The preliminary contest in the southwest region for the competition for foreign college students was organized by the Chinese Consulate General in Los Angeles in cooperation with the Confucius Institute at Arizona State University. Education Councillor Yuan Dong and Education Consul Chai Haiying were the honored guests in attendance.   Samantha Sanders and Ryan Featherston Download Full Image

Sanders and Featherston won the championships in the intermediate and advanced level competitions, respectively, through their enthusiasm and passion for learning Chinese language and culture. Featherston will represent the southwest region of the United States and advance to the international level of the Chinese Bridge Competition hosted in China by the Confucius Institute headquarters this July.

College students from the southwest region, which includes Arizona, New Mexico, Hawaii, and Southern California, are representatives of the Confucius Institute to participate in the competition. Each year, participants’ Chinese proficiency are assessed through three rounds of competition. In the first round, participants present a three-minute speech in Chinese relating to the theme of “Dreams Enlighten the Future,” followed by impromptu questions about the content of their speeches from the judges. During the second round, contestants are quizzed on Chinese culture, geography, and history. In the final round, a Chinese cultural talent show allow participants to prepare a live performance showcasing their talents through music, calligraphy, painting, dance, or martial arts.

Featherston impressed the judges with his fluency and dream of becoming a cross-cultural ambassador. He is currently in the ASU Chinese Language Flagship Program in School of International Letters and Cultures and majoring in economics. In his speech, Featherston described his experience living and studying in China after high school graduation. He started his journey to learn Chinese by living with a host family in Beijing, tasting Chinese foods, meeting Chinese friends and familiarizing himself with the Chinese customs, philosophies and values.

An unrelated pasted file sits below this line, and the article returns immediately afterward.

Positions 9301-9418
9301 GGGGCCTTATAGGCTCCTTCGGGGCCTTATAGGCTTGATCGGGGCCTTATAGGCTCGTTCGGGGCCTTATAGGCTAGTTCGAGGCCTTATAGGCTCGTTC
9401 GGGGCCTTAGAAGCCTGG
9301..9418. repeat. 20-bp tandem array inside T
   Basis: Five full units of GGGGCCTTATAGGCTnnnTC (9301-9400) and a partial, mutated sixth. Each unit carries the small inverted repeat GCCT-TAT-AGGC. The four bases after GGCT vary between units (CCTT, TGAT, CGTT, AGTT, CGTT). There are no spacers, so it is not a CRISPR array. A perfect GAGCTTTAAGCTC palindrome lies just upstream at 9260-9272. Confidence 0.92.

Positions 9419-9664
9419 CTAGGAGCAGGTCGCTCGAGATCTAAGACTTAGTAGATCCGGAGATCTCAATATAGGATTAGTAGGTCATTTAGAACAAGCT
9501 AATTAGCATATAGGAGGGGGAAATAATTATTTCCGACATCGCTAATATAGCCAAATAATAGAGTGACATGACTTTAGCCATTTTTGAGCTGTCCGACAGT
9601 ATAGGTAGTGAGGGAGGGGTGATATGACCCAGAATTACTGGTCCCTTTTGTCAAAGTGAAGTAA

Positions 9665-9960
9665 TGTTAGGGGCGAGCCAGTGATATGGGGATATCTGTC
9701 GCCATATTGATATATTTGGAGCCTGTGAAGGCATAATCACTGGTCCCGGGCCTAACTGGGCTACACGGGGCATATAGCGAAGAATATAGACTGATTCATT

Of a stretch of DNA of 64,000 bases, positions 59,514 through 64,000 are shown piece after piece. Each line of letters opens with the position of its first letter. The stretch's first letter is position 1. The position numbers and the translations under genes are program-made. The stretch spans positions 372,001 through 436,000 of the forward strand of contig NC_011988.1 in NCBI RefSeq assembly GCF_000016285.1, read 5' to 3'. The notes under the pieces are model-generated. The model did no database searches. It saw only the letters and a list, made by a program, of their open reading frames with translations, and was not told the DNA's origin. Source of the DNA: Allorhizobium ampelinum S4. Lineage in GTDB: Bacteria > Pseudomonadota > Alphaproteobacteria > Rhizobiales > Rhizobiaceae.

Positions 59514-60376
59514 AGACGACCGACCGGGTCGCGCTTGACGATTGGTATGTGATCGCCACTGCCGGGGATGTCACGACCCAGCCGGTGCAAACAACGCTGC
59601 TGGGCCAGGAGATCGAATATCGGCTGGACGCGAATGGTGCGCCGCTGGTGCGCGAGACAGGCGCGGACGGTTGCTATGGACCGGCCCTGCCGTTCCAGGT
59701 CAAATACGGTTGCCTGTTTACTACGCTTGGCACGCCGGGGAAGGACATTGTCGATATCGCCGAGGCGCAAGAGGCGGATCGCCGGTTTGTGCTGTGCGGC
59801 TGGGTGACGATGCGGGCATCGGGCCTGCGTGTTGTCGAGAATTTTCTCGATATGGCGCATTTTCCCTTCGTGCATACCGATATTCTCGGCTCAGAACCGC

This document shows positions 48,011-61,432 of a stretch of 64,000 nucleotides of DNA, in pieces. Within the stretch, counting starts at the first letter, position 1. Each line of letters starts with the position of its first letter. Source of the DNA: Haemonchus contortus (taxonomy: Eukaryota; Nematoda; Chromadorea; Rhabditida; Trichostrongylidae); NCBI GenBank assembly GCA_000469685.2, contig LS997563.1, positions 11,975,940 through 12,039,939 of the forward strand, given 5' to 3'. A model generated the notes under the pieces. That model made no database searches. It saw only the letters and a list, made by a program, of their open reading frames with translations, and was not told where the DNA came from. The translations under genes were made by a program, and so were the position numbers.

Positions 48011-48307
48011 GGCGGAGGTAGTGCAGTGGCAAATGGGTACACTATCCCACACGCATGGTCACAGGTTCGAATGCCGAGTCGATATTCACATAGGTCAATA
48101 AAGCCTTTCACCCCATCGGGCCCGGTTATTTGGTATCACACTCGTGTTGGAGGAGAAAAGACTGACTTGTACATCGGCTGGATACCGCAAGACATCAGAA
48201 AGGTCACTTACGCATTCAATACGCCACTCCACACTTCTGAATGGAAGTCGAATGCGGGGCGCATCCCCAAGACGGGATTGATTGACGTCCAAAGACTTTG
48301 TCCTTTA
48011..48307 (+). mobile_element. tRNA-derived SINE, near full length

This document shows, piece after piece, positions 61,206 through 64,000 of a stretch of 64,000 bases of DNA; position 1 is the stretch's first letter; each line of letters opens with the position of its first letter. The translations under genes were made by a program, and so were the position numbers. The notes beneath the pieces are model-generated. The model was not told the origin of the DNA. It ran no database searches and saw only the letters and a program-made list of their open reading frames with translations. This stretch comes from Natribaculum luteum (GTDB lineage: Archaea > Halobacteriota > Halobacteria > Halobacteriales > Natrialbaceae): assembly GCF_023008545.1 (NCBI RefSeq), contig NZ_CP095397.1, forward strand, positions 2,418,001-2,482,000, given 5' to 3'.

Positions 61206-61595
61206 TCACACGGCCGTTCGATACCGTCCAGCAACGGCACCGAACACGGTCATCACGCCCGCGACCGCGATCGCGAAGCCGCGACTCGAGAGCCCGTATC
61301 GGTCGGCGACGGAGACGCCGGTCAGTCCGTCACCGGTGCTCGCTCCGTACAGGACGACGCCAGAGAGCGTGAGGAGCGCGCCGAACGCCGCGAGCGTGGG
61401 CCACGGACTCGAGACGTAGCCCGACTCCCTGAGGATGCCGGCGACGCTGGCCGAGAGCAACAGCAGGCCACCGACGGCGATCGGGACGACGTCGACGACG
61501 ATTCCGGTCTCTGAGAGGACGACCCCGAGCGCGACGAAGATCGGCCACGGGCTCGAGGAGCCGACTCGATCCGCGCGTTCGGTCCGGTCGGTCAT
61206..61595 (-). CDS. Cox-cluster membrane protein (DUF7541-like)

He recognized the cultural differences between China and the U.S. during the birthday celebration of his “younger brother” in China. He was surprised to witness the birthday boy present slices of cake to the elders and guests first while serving himself last. In the United States, the birthday person is always the center of attention and usually the first person to get a slice of cake. This experience enlightened his interest and enthusiasm in cross-cultural awareness and communication. Featherston believes misunderstandings happen, but everyone can learn from misunderstandings and modify their behavior to show respect to each other. His career goal is to become a cross-cultural ambassador or business envoy between China and U.S. 

In his talent show performance, Featherston demonstrated his talents in singing, poem recitation, and playing the flute. He sang a Chinese song titled “Wishing We Last Forever” and then recited “Water Melody: When Did the Bright Moon First Appear?” He finished the song with a flute performance.

Sanders is also a student in the ASU Chinese Language Flagship Program in the School of International Letters and Cultures. After her second year of Chinese study at ASU, she was awarded a Flagship scholarship to study abroad program in Taiwan for two months. Since then, she has visited Beijing and Shanghai as well and collected rich memories and experiences from all of her travels. She loved the historical and cultural sites in Beijing and was impressed by the modernization in Shanghai, and has not forgotte the delicious food from Taiwanese night markets.  

In her speech, she discussed her dream to start a nonprofit organization to protect the environment. This inspiration came from her observation of how almost all Chinese people use eco bags and take public transportation. Sanders reinforced the idea of how there is only one earth in the universe, therefore, it is humans’ responsibility to protect earth so the next generation can have a wonderful future. For her talent show performance, she further impressed the judges and audience by singing a Chinese song, “A Merrily Loving Song.”

Featherston is the third ASU student to place first in the advanced level of the Chinese Bridge Competition in the SW region. Jonny Dangerfield, an ASU Flagship alumnus, and Ryan McCloskey, an ASU computer science major with a minor in Chinese, were both first place winners in 2013 and 2015.

Murphy Raine McGary

Communications specialist, School of International Letters and Cultures